Asset managers have had a tough few years as higher interest rates put off investors in equities, especially those which Liontrust Asset Management (LSE:LIO) specialises in. Its core strategies of quality growth, small/mid-caps and UK equities funds have been out of favour, but sentiment has picked up since mid-December. After a tricky start, Liontrust shares added 0.5% in April, giving them a 20.8% gain for the winter.

An analyst tip put a rocket under discoverIE Group (LSE:DSCV) shares in March, but it handed back half of what it made in April. Shares in the electronics components firm fell 6.9% last month, but still ended a volatile six month period up 14.3%. 

It says much about this portfolio that the worst performer was Safestore Holdings Ordinary Shares (LSE:SAFE) with a return of 13.2%. Disappointment is understandable though given the shares were up as much as 31.2% late December. However, Safestore remains the most reliable stock across both portfolios having now risen every winter since at least 2010.

Wild’s Aggressive Winter Portfolio 2023-24

Wild’s Aggressive Winter Portfolio 2023-24 (May 2024)

Past performance is not a guide to future performance.

Wild’s Aggressive Winter Portfolio had plenty to crow about. Two debut stocks – Keller Group (LSE:KLR) and Morgan Sindall Group (LSE:MGNS) – ended the six months as the higher-risk portfolio’s best performers.

Keller, an engineering contractor, was a consistently strong performer through the winter, but received a significant leg-up in March when it reported a big increase in annual profits. The shares were cheap at the time and offered a generous dividend, making them a target for investors. Ending the winter in style with a 5.3% jump meant Keller shares contributed a 42.5% profit to the portfolio.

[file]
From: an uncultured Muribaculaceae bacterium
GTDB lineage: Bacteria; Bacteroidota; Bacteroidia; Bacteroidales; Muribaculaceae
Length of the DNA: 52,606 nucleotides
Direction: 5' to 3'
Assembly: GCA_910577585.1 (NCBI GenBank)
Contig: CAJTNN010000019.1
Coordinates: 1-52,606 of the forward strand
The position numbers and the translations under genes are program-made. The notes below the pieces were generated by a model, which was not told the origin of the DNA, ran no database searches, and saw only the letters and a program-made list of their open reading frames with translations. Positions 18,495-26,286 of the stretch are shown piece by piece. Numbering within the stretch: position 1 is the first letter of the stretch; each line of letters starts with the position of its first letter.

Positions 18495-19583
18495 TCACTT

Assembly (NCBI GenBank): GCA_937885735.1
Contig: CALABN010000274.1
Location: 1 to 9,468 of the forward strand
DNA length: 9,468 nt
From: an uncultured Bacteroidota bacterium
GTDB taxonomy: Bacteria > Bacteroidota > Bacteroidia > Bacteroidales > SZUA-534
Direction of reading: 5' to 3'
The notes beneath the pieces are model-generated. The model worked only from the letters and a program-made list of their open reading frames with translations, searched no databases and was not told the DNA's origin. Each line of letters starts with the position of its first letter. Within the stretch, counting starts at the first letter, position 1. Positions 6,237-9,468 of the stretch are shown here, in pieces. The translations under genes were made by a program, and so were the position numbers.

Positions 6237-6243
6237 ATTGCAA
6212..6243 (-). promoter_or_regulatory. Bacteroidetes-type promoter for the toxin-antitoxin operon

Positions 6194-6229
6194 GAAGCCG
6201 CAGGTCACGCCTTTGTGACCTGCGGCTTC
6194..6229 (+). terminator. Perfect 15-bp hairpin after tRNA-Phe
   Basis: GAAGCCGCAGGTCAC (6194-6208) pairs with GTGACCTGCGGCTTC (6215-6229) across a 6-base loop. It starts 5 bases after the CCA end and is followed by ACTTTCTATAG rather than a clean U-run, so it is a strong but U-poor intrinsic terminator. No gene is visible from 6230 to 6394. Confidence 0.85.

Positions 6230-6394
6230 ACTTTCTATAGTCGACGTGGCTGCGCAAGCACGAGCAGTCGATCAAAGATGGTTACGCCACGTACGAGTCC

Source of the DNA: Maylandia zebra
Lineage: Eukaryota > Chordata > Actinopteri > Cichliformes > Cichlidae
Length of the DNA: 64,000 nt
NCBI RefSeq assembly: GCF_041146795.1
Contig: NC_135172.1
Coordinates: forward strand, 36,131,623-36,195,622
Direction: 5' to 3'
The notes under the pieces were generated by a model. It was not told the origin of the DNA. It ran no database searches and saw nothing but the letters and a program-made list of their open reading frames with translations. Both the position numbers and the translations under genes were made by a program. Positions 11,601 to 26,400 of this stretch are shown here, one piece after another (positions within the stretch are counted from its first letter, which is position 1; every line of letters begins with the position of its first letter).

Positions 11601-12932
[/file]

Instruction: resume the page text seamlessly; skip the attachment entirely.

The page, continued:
Morgan Sindall shares had been in an uptrend for a year before the winter began, but the good times continued to roll. The construction and regeneration firm eased 2.4% in April but finished the six-month strategy up 20.5%.

Hill & Smith (LSE:HILS) did well too. It had also been on a winning streak ahead of the portfolio’s launch at the end of October. The infrastructure products business gave back 3.4% in April after a 7.8% rally the month before. However, a 14.7% gain for the winter is commendable.

We know about Safestore, which appears in both portfolios this year, but I’ve saved the worst till last – the only stock in either basket of shares to register a six-month loss this time.

JD Sports Fashion (LSE:JD.) got off to a fantastic start, outperforming all nine stocks across the portfolios at the end of both November and December. But a 30% gain was wiped out when the sports clothing retailer issued a profits warning at the start of January. Within a fortnight the shares were down 16% on our start price as investors digested news of weak consumer spending and the impact of heavy discounting on margins.

There was relief that a late March trading update held no further surprises, and the shares jumped 14%, but there’s little confidence in this retail stock while the interest rate outlook remains uncertain. A 14% slump in April condemned JD to a 9.3% loss for the six winter months.

These articles are provided for information purposes only.  Occasionally, an opinion about whether to buy or sell a specific investment may be provided by third parties.  The content is not intended to be a personal recommendation to buy or sell any financial instrument or product, or to adopt any investment strategy as it is not provided based on an assessment of your investing knowledge and experience, your financial situation or your investment objectives. The value of your investments, and the income derived from them, may go down as well as up. You may not get back all the money that you invest. The investments referred to in this article may not be suitable for all investors, and if in doubt, an investor should seek advice from a qualified investment adviser.

Full performance can be found on the company or index summary page on the interactive investor website. Simply click on the company's or index name highlighted in the article.